My current manuscript in revision happens to be a middle-grade fantasy set in a fictional medieval world with fun things like unicorns and magic. Yay, right? Right. Except that my brain had lots of ideas. Lots and lots. And lots. And well, as I often do, I didn’t exactly take a word count until after the first draft was finished.
Anyone want to guess where the word count came in? I’ll save you the agony.
Over 102,000 words.
True, this would be considered a short story if I were George R. R. Martin. However, this book isn’t for adults. It’s not even for young adults. An average word count of 50,000 is considered acceptable for this age range, maybe as much as 65,000, since I write fantasy and have all sorts of world building to do.
But my book is different, right? My story needs to be this long, so the reader can bond with the characters and the world can be properly presented. Right.
After a nice long conversation with my agent, guess what the word around town was? Yep, you got it! Cut it down to 65,000! Or make it two stories – which I could have certainly done, but my gut told me this wasn’t the right route to take.
Sooo, I began cutting. And cutting. Sigh. And cutting.
And surprise, surprise. Guess what? A few of those ‘trouble’ scenes – you know, the ones the kept nagging at me that something was off, or that I’d have to go back and make major revisions in order for them to gel with the plot? Well, those got cut. Problem solved. And you know what else? All those scenes that I thought the story just couldn’t live without? Well, it turns out, it sort of can! And it’s even better than it was. The story is tighter, with less chance the reader will grow bored and put the book down.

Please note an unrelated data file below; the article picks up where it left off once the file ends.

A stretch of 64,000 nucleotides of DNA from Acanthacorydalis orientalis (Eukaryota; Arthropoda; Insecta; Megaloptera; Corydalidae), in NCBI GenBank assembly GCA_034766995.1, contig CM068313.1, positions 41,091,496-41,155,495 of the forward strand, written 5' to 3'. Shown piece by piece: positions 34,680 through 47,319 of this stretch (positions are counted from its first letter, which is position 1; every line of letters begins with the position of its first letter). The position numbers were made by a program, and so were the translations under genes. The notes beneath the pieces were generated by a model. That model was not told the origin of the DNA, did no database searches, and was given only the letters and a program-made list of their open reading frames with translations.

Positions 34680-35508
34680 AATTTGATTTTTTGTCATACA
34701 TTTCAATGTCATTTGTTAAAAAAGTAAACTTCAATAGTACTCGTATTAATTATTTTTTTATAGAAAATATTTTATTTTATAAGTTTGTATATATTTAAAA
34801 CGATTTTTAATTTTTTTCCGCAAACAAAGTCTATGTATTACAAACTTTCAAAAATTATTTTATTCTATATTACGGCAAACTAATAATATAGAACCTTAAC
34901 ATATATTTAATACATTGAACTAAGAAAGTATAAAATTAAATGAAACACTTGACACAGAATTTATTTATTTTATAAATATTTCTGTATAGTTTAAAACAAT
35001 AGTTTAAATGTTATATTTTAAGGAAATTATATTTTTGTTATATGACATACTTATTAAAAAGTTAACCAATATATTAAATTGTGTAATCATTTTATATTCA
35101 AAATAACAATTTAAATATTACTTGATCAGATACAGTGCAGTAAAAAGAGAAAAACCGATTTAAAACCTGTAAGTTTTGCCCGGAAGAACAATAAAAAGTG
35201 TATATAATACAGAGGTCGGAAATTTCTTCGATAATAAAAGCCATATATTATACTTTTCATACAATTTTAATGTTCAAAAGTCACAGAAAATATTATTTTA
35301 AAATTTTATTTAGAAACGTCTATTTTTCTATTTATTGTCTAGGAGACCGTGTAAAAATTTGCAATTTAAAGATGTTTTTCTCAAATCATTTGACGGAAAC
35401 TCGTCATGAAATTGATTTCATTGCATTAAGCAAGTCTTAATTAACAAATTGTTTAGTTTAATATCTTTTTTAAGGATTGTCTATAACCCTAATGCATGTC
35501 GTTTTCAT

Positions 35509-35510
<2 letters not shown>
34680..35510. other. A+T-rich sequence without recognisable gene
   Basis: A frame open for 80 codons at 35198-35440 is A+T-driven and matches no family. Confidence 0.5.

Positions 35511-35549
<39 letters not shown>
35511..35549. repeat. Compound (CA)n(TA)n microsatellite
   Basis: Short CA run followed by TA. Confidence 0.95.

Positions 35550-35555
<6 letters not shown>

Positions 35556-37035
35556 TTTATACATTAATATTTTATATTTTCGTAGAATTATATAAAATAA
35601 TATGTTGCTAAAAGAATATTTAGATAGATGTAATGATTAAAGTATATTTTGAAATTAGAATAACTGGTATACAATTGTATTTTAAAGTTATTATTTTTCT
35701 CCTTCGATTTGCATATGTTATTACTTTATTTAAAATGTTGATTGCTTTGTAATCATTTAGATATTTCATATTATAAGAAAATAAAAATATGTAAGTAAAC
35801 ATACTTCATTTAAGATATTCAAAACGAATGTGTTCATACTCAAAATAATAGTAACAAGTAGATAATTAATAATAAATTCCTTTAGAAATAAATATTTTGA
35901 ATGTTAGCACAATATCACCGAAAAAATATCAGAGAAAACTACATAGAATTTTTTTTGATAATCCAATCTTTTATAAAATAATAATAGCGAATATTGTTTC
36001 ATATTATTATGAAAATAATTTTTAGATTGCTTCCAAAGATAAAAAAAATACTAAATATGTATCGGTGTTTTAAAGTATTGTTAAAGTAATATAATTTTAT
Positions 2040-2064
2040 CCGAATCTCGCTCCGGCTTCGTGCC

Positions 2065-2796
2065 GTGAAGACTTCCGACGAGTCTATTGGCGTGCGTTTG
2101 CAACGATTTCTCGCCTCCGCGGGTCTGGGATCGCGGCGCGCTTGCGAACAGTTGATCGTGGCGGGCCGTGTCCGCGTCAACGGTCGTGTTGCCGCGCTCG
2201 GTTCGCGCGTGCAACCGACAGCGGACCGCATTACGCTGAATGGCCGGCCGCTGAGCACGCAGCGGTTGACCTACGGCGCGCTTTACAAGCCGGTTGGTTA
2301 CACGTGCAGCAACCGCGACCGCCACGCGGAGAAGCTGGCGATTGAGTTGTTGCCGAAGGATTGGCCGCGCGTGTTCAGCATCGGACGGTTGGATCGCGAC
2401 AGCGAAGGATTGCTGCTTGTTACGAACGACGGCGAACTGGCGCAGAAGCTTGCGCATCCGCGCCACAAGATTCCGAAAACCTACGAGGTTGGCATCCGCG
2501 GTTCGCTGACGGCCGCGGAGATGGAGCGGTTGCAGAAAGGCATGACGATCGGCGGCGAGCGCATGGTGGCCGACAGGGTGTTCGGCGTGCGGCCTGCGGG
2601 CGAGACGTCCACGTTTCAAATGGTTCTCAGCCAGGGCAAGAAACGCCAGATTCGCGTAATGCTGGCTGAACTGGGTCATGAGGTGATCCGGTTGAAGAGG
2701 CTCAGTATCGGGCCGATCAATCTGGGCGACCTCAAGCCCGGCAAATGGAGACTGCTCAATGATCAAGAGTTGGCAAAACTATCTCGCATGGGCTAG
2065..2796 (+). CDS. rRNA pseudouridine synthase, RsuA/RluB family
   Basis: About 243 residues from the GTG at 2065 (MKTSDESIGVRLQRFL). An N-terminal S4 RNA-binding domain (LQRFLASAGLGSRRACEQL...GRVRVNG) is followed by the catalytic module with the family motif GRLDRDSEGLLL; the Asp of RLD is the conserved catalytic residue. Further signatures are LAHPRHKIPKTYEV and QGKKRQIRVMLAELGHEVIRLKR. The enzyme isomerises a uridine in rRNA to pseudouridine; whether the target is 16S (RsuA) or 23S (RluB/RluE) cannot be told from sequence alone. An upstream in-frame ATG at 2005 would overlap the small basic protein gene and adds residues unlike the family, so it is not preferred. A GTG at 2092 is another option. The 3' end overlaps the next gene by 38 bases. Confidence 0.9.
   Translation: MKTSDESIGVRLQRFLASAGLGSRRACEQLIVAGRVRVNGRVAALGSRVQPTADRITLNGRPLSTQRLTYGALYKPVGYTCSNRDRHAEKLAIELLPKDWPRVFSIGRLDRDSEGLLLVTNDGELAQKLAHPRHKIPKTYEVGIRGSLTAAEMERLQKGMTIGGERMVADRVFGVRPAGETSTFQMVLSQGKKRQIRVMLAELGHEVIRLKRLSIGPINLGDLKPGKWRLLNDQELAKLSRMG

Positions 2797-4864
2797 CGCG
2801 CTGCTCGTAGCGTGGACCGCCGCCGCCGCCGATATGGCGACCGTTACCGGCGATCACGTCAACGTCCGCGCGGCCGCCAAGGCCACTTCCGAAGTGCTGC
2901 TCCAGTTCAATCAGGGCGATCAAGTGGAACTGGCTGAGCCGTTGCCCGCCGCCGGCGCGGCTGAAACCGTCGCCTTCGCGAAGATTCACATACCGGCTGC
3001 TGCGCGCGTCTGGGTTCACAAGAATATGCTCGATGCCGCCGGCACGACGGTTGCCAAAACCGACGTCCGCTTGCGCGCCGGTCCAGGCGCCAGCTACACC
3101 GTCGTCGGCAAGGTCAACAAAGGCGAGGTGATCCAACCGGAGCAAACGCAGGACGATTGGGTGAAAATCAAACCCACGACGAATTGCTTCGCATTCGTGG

But what about all those scenes I cut? Was that just a waste of my time? Actually, no. It wasn’t. Every single scene I wrote brought me closer to each character, made me understand them better. Which I hope came through in the chapters that remained in the book. And, now I’ve got fun ‘sneak peeks’ and content for a possible ‘companion novel’ that already exist! It’s a little bit of a win-win. *wink*
I cut a lot from this work. More than I ever thought I might cut from any one manuscript. And I’m not even completely finished yet. But I will be soon and I’m happy that I was ‘forced’ to make those cuts. Thankful I had the chance to make my work the best that it can be, despite the pain it might have caused during the actual process.
What about you? Have you ever had to cut a scene you thought your story couldn’t live without? I’d love to hear your comments below!
Happy reading, friends.